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Subspecialties Basic & Translational Research, Cornea / Ocular Surface, Retina

ARVO in Focus: Carbon Cornea and More

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Carbon cornea
 

Carbon-infused materials may no longer be immediately associated with the frames of high-performance sports cars and bike frames – at least in ophthalmology. Researchers have incorporated carbon nanostructures – made from single-walled carbon nanotubes and graphene – into the corneal stroma to improve the physical properties of the tissue (1). This feat of nanoengineering looks directly applicable to keratoconus but could pave the way for future applications in ocular tissue reinforcement.

ROCK the boat
 

Dogs with primary corneal endothelial degeneration (PCED) can not only get their condition treated but also take us one step closer to trials in human participants. The topical drug, called ripasudil, was well tolerated and had a therapeutic benefit in 62 percent of the dogs (2). Unfortunately, the condition progressed in the other 38 percent, but the authors note that the rate of progression was still slower than for historical controls. Ripasudil is a Rho-associated kinase (ROCK) inhibitor currently used in Japan for the treatment of ocular hypertension and glaucoma. ROCK inhibitors have been used in lab tissue models to promote corneal endothelial cell proliferation and adhesion, and are also promising treatment for Fuchs’ endothelial corneal dystrophy.

Band together
 

There is a historical precedent for controversy when characterizing the bands of the retina – and specifically, the origin of band 2. Researchers have found supporting evidence that i) band 2 of the retina partially overlaps with the ellipsoid (because of the photoreceptor inner segment length) and ii) the inner ellipsoid must also be within band 2, as suggested by prior quantitative measurements (3). The association of band 2b with rods and 2a with cones, which the researchers suggested, would explain certain findings showing that rods and cones form part of band 2. The images were taken using the latest technical advancements in visible light OCT, and the results provide extra relevance to the interpretation of clinical NIR OCT. In the future, these anatomical analyses may contribute to the understanding of certain retinal diseases.

Prosthesis progress
 

Retinal prostheses are becoming increasingly technologically advanced. One important factor for the success and safety of these prostheses is the electrode to retina (ER) distance. But how consistent are the measurements of ER between different sites and even different people? Fortunately, it has been established that there is a high level of accuracy in ER measurements across locations and professionals (4). Pragmatically, this news means that patients with retinal prostheses will not have to fear their ophthalmologist going on holiday – or moving across (or out of) the country!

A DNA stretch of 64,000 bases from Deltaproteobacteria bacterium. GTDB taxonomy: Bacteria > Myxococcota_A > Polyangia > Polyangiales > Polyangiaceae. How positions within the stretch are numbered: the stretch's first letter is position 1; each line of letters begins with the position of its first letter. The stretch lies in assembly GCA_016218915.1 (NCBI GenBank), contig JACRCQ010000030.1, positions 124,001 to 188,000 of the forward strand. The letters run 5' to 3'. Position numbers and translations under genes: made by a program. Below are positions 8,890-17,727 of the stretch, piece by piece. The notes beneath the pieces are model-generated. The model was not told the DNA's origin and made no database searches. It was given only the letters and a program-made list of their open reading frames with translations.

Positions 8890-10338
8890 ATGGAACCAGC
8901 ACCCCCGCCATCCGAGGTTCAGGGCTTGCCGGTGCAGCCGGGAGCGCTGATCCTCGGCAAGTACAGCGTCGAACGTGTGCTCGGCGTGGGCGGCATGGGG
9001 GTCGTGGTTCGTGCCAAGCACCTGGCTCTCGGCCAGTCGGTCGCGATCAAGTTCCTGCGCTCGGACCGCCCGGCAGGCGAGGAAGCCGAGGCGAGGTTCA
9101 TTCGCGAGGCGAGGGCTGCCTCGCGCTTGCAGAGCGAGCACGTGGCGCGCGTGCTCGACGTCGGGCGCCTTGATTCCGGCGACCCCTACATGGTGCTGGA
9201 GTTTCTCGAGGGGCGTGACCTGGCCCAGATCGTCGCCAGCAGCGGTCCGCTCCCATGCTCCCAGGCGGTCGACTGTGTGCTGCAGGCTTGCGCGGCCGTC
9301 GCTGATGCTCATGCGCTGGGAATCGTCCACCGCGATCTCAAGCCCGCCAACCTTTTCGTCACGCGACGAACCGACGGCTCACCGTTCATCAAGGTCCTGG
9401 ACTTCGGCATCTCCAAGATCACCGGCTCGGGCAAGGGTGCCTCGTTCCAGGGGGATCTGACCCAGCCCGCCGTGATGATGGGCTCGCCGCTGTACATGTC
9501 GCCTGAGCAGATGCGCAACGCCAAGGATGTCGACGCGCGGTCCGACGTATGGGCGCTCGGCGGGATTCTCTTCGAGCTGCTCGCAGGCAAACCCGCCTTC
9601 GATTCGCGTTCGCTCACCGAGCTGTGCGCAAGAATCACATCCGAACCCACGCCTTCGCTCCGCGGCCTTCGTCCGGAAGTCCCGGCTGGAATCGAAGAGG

Power prediction
 

The anatomical variations in effective lens position require compensation in the IOL power formula to counteract systematic bias. Such changes in formula could result in a different IOL power. The consequences of lens variation mainly concern eyes that are receiving high power IOLs, and the effect on corneal power is minimal (5).

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  1. J Silvestre et al., Transl Vis Sci Technol, 11, 1 (2022). PMID: 36048013.
  2. SR Michalak et al., Transl Vis Sci Technol, 11, 2 (2022). PMID: 36048012.
  3. VJ Srinivasan et al., Transl Vis Sci Technol, 11, 3 (2022). PMID: 36053140.
  4. CJ Abbott et al., Transl Vis Sci Technol, 11, 4 (2022). PMID: 36066322.
  5. D Gatinel et al., Transl Vis Sci Technol, 11, 5 (2022). PMID: 36069859.
About the Author
Geoffrey Potjewyd

Associate Editor, The Ophthalmologist

The lion’s share of my PhD was spent in the lab, and though I mostly enjoyed it (mostly), what I particularly liked was the opportunity to learn about the latest breakthroughs in research. Communicating science to a wider audience allows me to scratch that itch without working all week only to find my stem cell culture has given up the ghost on the Friday (I’m not bitter). Fortunately for me, it turns out writing is actually fun – so by working for Texere I get to do it every day, whilst still being an active member of the clinical and research community.

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